Modeling Climate

Climate Change: It's the Variability, Stupid

Studies evaluating the impact of climate change have mostly focused on the effects of mean changes in climate. This approach may severely underestimate the vulnerability of human society to anthropogenic-driven climate change. This is because the biological and agricultural sectors are also affected by changes in climate variability and extreme events. A recent article by Thornton et al. (2014) reviews our current understanding on the topic and highlights significant gaps in the research. Expected changes due to climate…

Projecting the Impact of Climate Change on Primary Production

A new study considers the complications of projecting impacts on carbon uptake by Earth ecosystems as the planet warms. The synthesis of organic compounds by primary producers from atmospheric or aqueous carbon dioxide is known as primary production. Almost all organisms on Earth directly or indirectly depend on it. Global primary production (GPP) is defined as the amount of chemical energy…

Global Decadal Hydroclimate Variability in Observations and Models. Richard Seager

Climate scientists and climate models are in agreement that hydro-climate around the world will change as a result of rising greenhouse gas emissions.  Considering radiative forcing components only, dry places should get drier and wet ones wetter.  Are these changes already underway, however, and what is the significance of these trends vs natural variability?

Down-scaling Climate Models Without Up-scaling Costs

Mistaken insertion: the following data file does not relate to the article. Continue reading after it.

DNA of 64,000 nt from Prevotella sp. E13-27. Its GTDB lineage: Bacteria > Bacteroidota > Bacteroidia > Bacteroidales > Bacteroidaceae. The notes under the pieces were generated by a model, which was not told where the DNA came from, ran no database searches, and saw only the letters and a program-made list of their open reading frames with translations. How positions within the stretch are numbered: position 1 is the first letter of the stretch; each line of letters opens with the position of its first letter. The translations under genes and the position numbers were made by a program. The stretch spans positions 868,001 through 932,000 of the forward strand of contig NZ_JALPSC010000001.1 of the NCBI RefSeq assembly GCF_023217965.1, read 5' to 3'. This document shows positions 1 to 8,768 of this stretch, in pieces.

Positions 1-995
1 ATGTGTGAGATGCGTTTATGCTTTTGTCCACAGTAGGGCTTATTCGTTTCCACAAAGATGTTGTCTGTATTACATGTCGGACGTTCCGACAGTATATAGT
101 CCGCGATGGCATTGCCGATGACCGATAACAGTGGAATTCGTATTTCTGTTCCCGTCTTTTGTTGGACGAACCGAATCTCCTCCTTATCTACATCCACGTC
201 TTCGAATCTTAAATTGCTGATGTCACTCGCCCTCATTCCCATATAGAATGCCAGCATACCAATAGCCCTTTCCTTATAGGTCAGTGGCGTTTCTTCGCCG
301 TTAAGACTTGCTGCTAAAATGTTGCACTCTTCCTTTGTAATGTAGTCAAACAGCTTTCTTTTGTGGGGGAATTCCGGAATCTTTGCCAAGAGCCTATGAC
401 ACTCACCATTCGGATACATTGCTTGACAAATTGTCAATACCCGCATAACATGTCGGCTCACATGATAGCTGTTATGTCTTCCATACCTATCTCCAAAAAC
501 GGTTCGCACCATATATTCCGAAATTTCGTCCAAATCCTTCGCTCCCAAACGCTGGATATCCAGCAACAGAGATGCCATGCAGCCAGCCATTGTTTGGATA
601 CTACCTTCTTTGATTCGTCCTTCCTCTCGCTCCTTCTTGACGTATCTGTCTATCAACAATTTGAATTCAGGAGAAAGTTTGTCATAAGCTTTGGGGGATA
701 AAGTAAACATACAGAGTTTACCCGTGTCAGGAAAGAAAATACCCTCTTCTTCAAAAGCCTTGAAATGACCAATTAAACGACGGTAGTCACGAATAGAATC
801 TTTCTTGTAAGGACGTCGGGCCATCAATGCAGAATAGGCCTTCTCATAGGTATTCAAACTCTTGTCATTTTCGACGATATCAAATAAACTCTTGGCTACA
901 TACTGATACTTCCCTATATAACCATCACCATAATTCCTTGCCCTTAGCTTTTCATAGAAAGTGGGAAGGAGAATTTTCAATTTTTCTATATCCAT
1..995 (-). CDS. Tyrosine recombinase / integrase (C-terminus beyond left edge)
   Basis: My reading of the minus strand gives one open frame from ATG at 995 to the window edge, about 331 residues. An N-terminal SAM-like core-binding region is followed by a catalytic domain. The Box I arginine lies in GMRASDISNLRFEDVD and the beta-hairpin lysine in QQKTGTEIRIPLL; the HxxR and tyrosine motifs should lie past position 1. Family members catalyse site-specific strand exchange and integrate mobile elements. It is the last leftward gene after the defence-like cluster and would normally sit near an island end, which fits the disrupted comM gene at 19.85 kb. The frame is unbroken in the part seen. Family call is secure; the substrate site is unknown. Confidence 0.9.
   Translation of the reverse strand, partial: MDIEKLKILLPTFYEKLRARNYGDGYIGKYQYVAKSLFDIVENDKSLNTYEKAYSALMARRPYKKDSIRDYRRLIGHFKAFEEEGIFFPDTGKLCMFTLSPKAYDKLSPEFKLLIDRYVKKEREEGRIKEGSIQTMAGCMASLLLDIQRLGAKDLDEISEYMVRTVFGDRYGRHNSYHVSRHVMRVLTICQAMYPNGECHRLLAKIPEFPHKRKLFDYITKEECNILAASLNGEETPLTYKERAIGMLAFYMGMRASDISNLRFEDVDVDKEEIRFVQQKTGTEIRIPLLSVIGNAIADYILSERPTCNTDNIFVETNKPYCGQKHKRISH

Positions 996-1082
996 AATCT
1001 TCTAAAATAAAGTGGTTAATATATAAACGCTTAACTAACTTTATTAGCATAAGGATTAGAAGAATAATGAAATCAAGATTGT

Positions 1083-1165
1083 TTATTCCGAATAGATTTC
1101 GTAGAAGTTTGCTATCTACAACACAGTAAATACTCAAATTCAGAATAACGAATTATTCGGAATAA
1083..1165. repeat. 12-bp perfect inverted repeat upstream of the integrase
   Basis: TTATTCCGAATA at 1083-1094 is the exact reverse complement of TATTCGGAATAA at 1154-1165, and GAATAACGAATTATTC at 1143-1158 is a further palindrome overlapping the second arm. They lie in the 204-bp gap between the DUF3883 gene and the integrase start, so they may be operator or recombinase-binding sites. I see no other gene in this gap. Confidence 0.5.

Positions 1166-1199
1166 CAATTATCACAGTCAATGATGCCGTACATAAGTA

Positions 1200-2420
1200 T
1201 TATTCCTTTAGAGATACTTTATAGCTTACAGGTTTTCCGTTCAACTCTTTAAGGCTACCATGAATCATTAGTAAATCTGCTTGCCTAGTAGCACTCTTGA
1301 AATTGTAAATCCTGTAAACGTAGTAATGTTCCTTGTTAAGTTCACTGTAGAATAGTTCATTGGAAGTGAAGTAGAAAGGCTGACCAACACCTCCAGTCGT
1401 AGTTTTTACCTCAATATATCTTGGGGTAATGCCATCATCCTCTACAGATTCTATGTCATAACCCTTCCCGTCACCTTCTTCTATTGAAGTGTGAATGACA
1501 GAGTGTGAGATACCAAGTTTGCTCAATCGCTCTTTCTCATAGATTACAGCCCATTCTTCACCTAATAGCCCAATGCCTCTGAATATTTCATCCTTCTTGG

A recent study published in Global and Planetary Change demonstrates cost-saving opportunities in the otherwise computationally expensive process of high-resolution climate modeling.  General Circulation Models (GCMs, occasionally also referred to as ‘global climate models’) are extremely useful tools used to understand how our climate system works.  The models use mathematical equations to describe the physics of the oceans and atmosphere.  These equations quantify, for example, how hot air tends to rise (the reason hot air balloons fly) and how the wind flows from high-pressure areas to l

A Workshop on Uncertainty in Climate Change: Introduction & Opening Remarks. Ken Gillingham

Yale Professor Ken Gillingham welcomes participants in this YCEI sponsored workshop that brings together climate change scientists and economists whose modeling efforts hinge on the need to accommodate anticipated climate change in a warming world.  

He sets the stage for the day’s conversations by reviewing the just released IPCC 5th Assessment Report, some of its findings, and the unique language that the IPCC uses to describe uncertainty in climate sensitivity, the key parameter that concerns economists and climate scientists.

Deriving Local Climate Information from Global Models

A farmer in the central USA and a fisherman in Maine will not experience global warming in the same way.  Dynamic interactions between cities, deserts, and forests mean that a rise in the global mean temperature doesn’t imply uniform warming of the planet.  As climate change advances, wind patterns and ocean currents will shift; the sea may swell in some places, while rivers run dry in others.  Global climate models make predictions on too broad a scale to recognize many of these effects, leaving policy makers unable to prepare their communities.  


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